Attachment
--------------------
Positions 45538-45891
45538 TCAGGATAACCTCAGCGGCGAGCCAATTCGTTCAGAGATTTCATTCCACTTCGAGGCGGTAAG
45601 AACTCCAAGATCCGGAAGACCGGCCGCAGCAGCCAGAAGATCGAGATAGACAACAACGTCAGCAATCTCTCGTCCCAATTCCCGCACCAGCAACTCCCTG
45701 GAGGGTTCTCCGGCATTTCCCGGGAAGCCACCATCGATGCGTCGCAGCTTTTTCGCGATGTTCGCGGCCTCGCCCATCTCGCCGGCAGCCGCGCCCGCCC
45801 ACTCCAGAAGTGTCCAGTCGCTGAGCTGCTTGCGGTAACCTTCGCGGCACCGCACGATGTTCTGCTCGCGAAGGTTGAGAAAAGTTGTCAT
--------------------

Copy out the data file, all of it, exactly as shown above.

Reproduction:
Positions 45538-45891
45538 TCAGGATAACCTCAGCGGCGAGCCAATTCGTTCAGAGATTTCATTCCACTTCGAGGCGGTAAG
45601 AACTCCAAGATCCGGAAGACCGGCCGCAGCAGCCAGAAGATCGAGATAGACAACAACGTCAGCAATCTCTCGTCCCAATTCCCGCACCAGCAACTCCCTG
45701 GAGGGTTCTCCGGCATTTCCCGGGAAGCCACCATCGATGCGTCGCAGCTTTTTCGCGATGTTCGCGGCCTCGCCCATCTCGCCGGCAGCCGCGCCCGCCC
45801 ACTCCAGAAGTGTCCAGTCGCTGAGCTGCTTGCGGTAACCTTCGCGGCACCGCACGATGTTCTGCTCGCGAAGGTTGAGAAAAGTTGTCAT